I’ve been listening to Dearie: The Remarkable Life of Julia Child as my audio car reading. In my Audible search Dearie came in a tasty 25 hours and 29 minutes, long enough to dig in for the trips to Bar Harbor and Bangor, too long for the drive-by reading I can manage before falling asleep. I learned things about Julia, and found connections, I had never imagined.
I had known Julia spent summers at Laupus Point, where I took my kids swimming, with her husband and his family. Thinking about her walking the beach, considering seafood options, looking across the harbor at the sardine canning plants, I tried to see through her eyes. Much had changed since Julia arrived in the fifties. Bass Harbor grew and then shrank back in on itself, and Julia, a terrible cook at the outset, morphed into a beacon of culinary technique.
Listening to Dearie, however, got me thinking about my own experiences growing up with food, things my family did in terms of eating. There was, I suspect, quite a bit of Julia’s influence. She burst onto the scene from WGBH out of Boston. That would have been the channel my family watched in the early sixties. I remember my mother bringing home egg plant and zucchini. Well, not so much her bringing it home, but the reaction when she served it up for supper. None of us, herself included, had ever eaten such a thing. It did not go over terribly well. My father at that time was still a meat and potatoes kind of guy. Fish could be broiled or fried, clams fried or steamed, eel well corn-mealed and fried. Beef was roasted or grilled and chicken like-wise. We ate hash on Wednesday made of the Sunday roast, boiled-dinner was not just for St. Patrick’s Day. We ate carrots, green and waxed beans, and peas. Canned spinach and beets were cause for rebellion. My mother must have been sorely frustrated. I remember my sister gloating, once when I got home from first grade, that she and Mom had eaten asparagus on toast and it was delicious. Since I never even tasted asparagus until I was well into my twenties, I can only imagine that the reaction to the egg plant kept most of the food experiments between the two of them.
By the time we returned to the States in 1966 our palates had broadened and we had all grown beyond rebelling outright at new food. We knew that egg plant could be cooked without being bitter. Lamb could be brochetted and not just served as an Easter roast, or in shepherd’s pie, but still I cannot remember anyone cooking with wine. Once, when being left to cook a roast beef on my own, I dredged it in flour and “seared it on all sides.” I still remember the mocking for having done it using a non-family-approved technique. My dad, at this time, was starting to work on a PhD. This meant he was home during the day, sometimes. He could watch daytime TV, and he was brushing up against folks at Cornell who experienced fine dining and cooked as a recreation.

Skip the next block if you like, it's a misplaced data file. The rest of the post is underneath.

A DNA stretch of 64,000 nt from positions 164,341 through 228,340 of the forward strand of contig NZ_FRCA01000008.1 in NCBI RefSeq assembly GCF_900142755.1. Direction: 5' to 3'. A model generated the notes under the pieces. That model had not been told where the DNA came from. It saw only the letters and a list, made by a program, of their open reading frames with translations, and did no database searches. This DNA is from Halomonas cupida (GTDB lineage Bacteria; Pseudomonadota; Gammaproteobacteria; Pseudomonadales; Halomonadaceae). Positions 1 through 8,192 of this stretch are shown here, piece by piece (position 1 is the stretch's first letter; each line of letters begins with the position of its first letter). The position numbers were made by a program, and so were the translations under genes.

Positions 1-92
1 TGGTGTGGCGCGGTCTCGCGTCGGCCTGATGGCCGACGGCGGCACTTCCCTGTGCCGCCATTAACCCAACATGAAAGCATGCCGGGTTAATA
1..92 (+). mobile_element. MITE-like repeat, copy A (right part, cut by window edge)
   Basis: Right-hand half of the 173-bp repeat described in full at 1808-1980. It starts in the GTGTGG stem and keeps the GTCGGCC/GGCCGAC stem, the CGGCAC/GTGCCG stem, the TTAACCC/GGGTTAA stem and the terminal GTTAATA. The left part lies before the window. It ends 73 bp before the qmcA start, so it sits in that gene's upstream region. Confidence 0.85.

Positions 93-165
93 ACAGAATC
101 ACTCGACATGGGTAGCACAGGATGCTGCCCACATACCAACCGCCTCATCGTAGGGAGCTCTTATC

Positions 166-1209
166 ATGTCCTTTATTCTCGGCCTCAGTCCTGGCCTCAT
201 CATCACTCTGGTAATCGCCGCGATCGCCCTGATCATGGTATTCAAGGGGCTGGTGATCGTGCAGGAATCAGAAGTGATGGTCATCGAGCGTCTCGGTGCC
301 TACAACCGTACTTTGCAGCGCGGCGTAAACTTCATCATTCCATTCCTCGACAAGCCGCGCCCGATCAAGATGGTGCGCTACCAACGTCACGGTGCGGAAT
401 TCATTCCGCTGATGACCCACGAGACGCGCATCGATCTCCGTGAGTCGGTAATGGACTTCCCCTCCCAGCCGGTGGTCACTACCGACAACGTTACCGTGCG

Dad came home, one day, with an omelet pan. He lectured us on the importance of using real butter (we were a margarine family) and plenty of it. He diced enough onions and tomatoes to make four omelets, and grated cheese on the finest side of our grating tower. He talked about being able to slide the eggy pad around in the bottom of the pan, and how the sides were specifically sloped to help this and the subsequent flipping process. He extolled the virtues of keeping the eggs moist, when to sprinkle on the other ingredients, and how to fold and flip the omelet to seal everything in place. Cutting into the perfect omelet would reveal a nearly liquid creamy filling, enhanced by cheese and vegetables. We weren’t, he assured us, limited to onions, tomatoes, and cheddar. Bacon, mushrooms, parmesan, or simply plain were excellent options.